Now she is gone, and I’m here in this landscape, considering what is left, and what is next. Regardless of whatever decision I might make as far as suicide goes and regardless of how fully and wholly reasoned out it is, it needs to be fully recognized that the emotional and, more significantly, spiritual impact of her loss is the largest element in my considerations. It can’t be otherwise.
How can I not contrast my knowledge of knowing what life can be when it achieves the highest level of love with my knowledge of what life is like without it? Even when I consider the unknown future, which always holds a measure of hope simply because what is unknown always has a possibility of hope attached to it, I see no life available to me which would even come close to the life I’ve had. Even if there were one I could clearly see I doubt that I would take it up simply because I’m completely satisfied with what I’ve already had in this life.
And that’s another thing. In addition to the typical manifestations of grief I recognize in my own experience, most of which involve pain, there is something very unusual present. I feel like my life has been fulfilled, and is completed. It’s a feeling that’s not painful at all. It’s a peaceful, quiet recognition that I’ve lived a full life and done everything I needed to do, had all the experiences I needed to have. I’m satisfied with it all. I really do feel that way. It’s one of the places I already know I stand, certain and with no doubt whatsoever.
So here I am at this existential milepost, trying to decide which way to go. When I make my final decision it won’t be just a head thing, or just a heart thing. It will be a head and heart thing, reasoned and felt to a degree of certainty that has no doubt left in it.
Those of you who are reading this by now have an idea of my inclinations toward suicide, and hopefully some of the revelations here will give you an understanding of why I did it if I do choose to end my life voluntarily and not wait for nature to take its course. And if it’s more than you can take on right now, take hope in the fact that I’m still here – a surprising thing considering how deeply I’ve desired to be dead and with her – and so it seems that there is at least a small possibility that my life may go on a bit further without Lenore in it.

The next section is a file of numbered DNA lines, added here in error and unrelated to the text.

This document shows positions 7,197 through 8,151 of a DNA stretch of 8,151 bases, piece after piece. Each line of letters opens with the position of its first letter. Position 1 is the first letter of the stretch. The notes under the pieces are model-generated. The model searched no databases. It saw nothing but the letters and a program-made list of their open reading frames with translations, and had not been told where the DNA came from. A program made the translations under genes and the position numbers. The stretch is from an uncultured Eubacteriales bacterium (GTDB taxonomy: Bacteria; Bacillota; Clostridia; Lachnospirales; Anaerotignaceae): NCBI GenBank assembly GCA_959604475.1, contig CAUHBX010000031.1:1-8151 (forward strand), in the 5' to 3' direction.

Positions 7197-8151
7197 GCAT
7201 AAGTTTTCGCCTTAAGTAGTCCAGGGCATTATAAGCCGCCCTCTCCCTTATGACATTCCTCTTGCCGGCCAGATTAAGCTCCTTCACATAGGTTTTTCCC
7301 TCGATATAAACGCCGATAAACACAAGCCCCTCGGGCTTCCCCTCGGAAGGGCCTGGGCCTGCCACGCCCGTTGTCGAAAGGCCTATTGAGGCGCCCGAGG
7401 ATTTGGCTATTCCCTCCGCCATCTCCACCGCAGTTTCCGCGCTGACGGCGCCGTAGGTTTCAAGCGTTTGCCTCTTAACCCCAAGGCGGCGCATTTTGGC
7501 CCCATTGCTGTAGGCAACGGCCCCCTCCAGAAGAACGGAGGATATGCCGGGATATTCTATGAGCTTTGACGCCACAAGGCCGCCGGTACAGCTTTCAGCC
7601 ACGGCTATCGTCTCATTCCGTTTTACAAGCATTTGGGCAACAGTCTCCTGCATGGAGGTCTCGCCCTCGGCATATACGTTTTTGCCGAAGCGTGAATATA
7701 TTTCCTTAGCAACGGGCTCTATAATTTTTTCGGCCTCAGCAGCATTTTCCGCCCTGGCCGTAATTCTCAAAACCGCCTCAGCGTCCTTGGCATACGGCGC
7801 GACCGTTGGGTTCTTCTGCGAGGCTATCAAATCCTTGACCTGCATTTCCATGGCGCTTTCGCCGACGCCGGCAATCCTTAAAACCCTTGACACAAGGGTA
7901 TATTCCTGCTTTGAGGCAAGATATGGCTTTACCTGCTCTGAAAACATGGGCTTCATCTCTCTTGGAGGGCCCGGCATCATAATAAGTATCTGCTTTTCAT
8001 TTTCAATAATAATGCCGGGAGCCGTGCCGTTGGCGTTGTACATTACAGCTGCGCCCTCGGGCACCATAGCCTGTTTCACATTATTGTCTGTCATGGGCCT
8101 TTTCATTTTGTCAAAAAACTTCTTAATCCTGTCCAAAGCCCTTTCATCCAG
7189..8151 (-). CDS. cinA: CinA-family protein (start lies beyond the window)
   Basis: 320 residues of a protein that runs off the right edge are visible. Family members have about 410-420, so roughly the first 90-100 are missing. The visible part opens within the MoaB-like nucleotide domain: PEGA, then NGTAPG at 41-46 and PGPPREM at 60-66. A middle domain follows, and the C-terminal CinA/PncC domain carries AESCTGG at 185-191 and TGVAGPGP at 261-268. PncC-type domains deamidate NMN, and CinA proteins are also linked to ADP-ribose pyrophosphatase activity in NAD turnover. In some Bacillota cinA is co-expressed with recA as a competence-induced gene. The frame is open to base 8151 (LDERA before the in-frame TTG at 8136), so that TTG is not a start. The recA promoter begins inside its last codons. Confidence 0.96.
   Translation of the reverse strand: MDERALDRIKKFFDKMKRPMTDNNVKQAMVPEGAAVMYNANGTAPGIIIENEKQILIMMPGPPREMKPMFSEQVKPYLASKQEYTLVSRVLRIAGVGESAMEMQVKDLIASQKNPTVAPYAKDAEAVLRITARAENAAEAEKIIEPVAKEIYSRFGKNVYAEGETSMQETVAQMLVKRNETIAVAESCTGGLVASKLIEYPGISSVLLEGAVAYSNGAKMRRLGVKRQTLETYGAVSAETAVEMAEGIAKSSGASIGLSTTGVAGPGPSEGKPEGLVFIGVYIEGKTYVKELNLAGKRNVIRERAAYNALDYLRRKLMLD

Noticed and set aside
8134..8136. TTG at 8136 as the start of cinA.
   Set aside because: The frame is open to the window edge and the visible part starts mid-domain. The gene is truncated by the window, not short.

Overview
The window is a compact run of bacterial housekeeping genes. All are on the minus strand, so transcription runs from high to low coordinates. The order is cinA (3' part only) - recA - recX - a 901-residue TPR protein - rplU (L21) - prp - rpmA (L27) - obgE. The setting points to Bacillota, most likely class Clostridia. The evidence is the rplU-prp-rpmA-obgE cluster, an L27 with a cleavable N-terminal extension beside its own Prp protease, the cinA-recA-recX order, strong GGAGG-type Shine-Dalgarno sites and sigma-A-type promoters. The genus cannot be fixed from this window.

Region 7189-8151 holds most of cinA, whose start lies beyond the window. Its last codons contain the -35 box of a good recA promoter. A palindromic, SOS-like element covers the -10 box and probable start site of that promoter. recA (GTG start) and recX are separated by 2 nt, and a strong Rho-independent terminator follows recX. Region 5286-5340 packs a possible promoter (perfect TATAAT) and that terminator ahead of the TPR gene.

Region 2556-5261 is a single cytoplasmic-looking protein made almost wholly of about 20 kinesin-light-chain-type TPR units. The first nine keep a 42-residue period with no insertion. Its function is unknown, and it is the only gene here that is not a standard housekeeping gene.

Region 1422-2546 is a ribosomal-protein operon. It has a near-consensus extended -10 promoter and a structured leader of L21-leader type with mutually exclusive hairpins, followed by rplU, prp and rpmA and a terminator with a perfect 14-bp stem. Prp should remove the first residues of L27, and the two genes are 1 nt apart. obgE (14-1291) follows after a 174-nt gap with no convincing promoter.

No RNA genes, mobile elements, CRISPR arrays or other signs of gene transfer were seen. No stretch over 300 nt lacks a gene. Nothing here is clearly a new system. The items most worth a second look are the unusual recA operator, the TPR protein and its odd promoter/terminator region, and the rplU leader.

On the other hand, you deserve a full picture of where I’m at right now, just in case you find yourself having to meet and reconcile my suicide. Here are some things to think about, the thoughts and feelings that are prevailing in me right now. Some of it I’ve covered here already. I’m just bringing it up out of my archives into the light of day.
Though life is what I want, there is something I want more than life. I wish to go on. I want to die. I’ve considered my options. I’ve had the very best that life offers. People tend to avoid all things unhappy or undesirable in the belief that this improves their contentedness. Avoidance is fine, but why would we want to live in a constant state of denial?
I’ve always been one of those who can do what others don’t, or can’t, or won’t. I can look at things others turn away from. I can’t say how or why I am what I am exactly. I have a good heart and a good mind. I’ve had a very full experience. I know that the choices I made, good and bad, and a willingness to learn from my mistakes and missteps helped me gain the life I desired. I know that a mysterious grace helped with the rest.
This is my final choice. It is my hope that with the help of that grace I will gain what I desire yet again. And if dead is dead and all we believe is dust then so be it. I will be with her. That’s what I want.